Middle East Middle East
Stories About

Middle East

Safi al-Kasasbeh and his wife Saafia are the parents of Moath al-Kasasbeh, the Jordanian air force pilot captured by the self-proclaimed Islamic State in Syria. The worried parents are proud of their son, but say Jordan should not be involved in the coalition against ISIS. Alice Fordham/NPR hide caption

toggle caption
Alice Fordham/NPR

With A Son Missing, Family Questions Jordan's Mission Against ISIS

  • Download
  • <iframe src="https://www.npr.org/player/embed/375894664/375923256" width="100%" height="290" frameborder="0" scrolling="no" title="NPR embedded audio player">
  • Transcript

Ronaldo Mouchawar, a native of Syria, is the founder of Souq.com, which is now considered the leading e-commerce site in the region. He says his company, which is based in Dubai, reflects a quiet transformation that is taking places in parts of the Arab world. Courtesy of Souq.com hide caption

toggle caption
Courtesy of Souq.com

A Syrian Entrepreneur Looks To Build The Amazon Of The Arab World

  • Download
  • <iframe src="https://www.npr.org/player/embed/368242510/368408261" width="100%" height="290" frameborder="0" scrolling="no" title="NPR embedded audio player">
  • Transcript

Syrian refugees break their fast outside their tent at a Syrian refugee camp in Marj, Lebanon, on June 29. The World Food Program says it has suspended a food voucher program serving more than 1.7 million Syrian refugees because of a funding crisis. Bilal Hussein/AP hide caption

toggle caption
Bilal Hussein/AP

The Islamic Youth Council in Derna, in eastern Libya, is among the local militant groups from Egypt to Libya that have reportedly pledged allegiance to the self-proclaimed Islamic State. Reuters/Landov hide caption

toggle caption
Reuters/Landov

With Cash And Cachet, The Islamic State Expands Its Empire

  • Download
  • <iframe src="https://www.npr.org/player/embed/364942091/365016036" width="100%" height="290" frameborder="0" scrolling="no" title="NPR embedded audio player">
  • Transcript

Ari Zivotofsky (center) walks with then 9-year-old son Menachem, outside the Supreme Court in Washington on Nov. 7, 2011. Their case, regarding the desire to have their son's U.S. passport list his place of birth as Israel, returns to the Supreme Court this Monday. Evan Vucci/AP hide caption

toggle caption
Evan Vucci/AP

Supreme Court To Consider Case On Passports Of Jerusalem-Born Citizens

  • Download
  • <iframe src="https://www.npr.org/player/embed/360959682/361069879" width="100%" height="290" frameborder="0" scrolling="no" title="NPR embedded audio player">
  • Transcript

President Obama has been wary of open-ended military commitments in the Middle East. But the president, shown speaking in Estonia on Sept. 3, now appears likely to expand the current bombing campaign against the Islamic State. Saul Loeb/AFP/Getty Images hide caption

toggle caption
Saul Loeb/AFP/Getty Images

Palestinian boys at a damaged building in Rafah, the Gaza Strip, on Thursday. U.S. attempts to broker a comprehensive peace deal have again been shelved as Israel and Hamas have waged their third round of heavy fighting in Gaza in the past six years. Ibrahim Khatib/Barcroft Media/Landov hide caption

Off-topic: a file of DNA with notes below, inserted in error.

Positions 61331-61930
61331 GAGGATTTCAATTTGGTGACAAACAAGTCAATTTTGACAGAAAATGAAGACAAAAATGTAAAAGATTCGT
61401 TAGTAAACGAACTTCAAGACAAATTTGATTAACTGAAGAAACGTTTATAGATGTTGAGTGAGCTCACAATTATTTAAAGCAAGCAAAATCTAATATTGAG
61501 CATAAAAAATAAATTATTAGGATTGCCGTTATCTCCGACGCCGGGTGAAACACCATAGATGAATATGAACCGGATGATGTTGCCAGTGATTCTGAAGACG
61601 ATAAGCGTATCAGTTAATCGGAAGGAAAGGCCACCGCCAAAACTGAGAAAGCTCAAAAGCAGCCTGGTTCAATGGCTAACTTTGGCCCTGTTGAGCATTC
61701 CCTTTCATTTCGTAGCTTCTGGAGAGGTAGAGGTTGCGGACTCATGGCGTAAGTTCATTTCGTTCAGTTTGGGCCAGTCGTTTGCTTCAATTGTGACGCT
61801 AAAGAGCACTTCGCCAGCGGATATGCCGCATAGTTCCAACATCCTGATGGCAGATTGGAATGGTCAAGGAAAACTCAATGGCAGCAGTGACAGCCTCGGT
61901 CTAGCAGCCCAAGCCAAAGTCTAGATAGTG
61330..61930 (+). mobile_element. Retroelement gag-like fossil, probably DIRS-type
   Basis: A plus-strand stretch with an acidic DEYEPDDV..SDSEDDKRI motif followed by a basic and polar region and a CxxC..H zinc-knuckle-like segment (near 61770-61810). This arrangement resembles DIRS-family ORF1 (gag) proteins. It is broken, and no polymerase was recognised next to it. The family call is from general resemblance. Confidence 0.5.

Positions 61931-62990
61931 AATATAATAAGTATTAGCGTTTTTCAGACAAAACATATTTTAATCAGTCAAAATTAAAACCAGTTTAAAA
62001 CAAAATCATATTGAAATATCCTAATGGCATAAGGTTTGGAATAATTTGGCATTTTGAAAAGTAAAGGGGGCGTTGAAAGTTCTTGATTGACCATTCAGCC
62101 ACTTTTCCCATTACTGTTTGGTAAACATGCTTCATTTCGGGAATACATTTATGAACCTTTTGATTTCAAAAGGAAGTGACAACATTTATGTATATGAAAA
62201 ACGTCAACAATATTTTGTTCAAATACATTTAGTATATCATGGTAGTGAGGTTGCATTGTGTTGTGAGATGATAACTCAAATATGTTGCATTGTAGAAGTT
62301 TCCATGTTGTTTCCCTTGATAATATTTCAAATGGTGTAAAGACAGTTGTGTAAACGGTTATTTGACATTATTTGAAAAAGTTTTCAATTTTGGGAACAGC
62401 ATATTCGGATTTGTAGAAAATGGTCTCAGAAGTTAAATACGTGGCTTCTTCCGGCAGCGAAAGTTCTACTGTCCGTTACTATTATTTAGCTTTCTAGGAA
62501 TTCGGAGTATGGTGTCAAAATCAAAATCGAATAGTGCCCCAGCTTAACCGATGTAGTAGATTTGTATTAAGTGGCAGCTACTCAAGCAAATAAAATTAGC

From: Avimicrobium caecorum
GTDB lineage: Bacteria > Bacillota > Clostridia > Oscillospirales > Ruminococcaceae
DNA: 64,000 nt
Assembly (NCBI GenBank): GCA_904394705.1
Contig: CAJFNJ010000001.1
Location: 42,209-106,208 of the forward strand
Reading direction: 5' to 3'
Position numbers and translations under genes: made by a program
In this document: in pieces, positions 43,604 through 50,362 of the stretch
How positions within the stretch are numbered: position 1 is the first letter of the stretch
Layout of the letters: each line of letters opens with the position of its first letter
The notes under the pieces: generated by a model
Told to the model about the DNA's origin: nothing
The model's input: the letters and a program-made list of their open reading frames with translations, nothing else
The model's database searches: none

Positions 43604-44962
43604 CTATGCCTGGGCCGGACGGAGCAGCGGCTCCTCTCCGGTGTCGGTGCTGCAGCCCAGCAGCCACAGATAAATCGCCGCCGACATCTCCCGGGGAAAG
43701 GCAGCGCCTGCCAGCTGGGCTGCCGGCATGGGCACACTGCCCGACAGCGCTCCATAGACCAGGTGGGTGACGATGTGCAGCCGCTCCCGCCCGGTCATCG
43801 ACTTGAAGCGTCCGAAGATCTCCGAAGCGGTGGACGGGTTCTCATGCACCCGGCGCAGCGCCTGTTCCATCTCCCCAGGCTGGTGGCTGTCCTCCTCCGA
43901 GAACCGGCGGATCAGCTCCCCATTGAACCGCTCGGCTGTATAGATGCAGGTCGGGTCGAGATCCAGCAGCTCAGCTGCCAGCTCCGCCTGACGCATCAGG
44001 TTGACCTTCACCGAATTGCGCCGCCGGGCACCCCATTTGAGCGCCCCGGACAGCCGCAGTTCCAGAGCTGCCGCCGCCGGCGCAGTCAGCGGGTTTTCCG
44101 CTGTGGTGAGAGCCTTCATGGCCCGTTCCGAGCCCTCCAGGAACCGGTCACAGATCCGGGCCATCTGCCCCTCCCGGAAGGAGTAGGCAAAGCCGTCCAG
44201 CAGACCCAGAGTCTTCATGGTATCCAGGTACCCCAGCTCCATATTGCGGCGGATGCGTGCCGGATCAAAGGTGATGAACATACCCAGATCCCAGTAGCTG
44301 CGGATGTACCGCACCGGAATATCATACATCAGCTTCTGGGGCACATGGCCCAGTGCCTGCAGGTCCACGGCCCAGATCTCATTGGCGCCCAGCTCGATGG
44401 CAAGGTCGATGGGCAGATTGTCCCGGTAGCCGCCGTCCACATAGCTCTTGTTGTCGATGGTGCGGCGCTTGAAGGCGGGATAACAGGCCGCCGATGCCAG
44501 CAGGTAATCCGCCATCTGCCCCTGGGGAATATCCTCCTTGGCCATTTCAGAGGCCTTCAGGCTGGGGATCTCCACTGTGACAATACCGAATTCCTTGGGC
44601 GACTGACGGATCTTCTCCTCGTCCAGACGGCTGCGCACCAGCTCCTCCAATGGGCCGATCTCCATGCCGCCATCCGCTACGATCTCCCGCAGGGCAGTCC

toggle caption
Ibrahim Khatib/Barcroft Media/Landov

Palestinian men walk amidst debris following an Israeli military strike in Gaza city, on July 23, 2014. Mahmud Hams/AFP/Getty Images hide caption

toggle caption
Mahmud Hams/AFP/Getty Images

Is NPR Biased In Its Gaza Coverage?

  • <iframe src="https://www.npr.org/player/embed/334461217/334480320" width="100%" height="290" frameborder="0" scrolling="no" title="NPR embedded audio player">

A convoy of Israeli tanks roll near Israel's border with the Gaza Strip on Friday. There's a sense of repetition to the violence in the region, as Hamas fires rockets at Israel and Israel responds with bombs and the threat of a ground invasion. Menahem Kahana/AFP/Getty Images hide caption

toggle caption
Menahem Kahana/AFP/Getty Images

Israel And Gaza Struck By Rockets, Bombs And A Sense Of Deja Vu

  • Download
  • <iframe src="https://www.npr.org/player/embed/330752487/330889486" width="100%" height="290" frameborder="0" scrolling="no" title="NPR embedded audio player">
  • Transcript

An Iraqi Turkmen fighter looks at an icon of seventh century Imam Ali bin Abi Talib, Islam's fourth caliph and cousin and son-in-law of Prophet Muhammad, in Taza Khormato, Iraq, earlier this month. Karim Sahib/AFP/Getty Images hide caption

toggle caption
Karim Sahib/AFP/Getty Images

Participants of the Diplomatic Culinary Partnership try different foods at the State Department in Washington during a gathering of the American Chef Corps, a network of chefs from across the U.S. Jewel Samad/AFP/Getty Images hide caption

toggle caption
Jewel Samad/AFP/Getty Images

Gastrodiplomacy Gives Foreign Chefs A Fresh Take And Taste Of America

  • Download
  • <iframe src="https://www.npr.org/player/embed/313020576/315445131" width="100%" height="290" frameborder="0" scrolling="no" title="NPR embedded audio player">
  • Transcript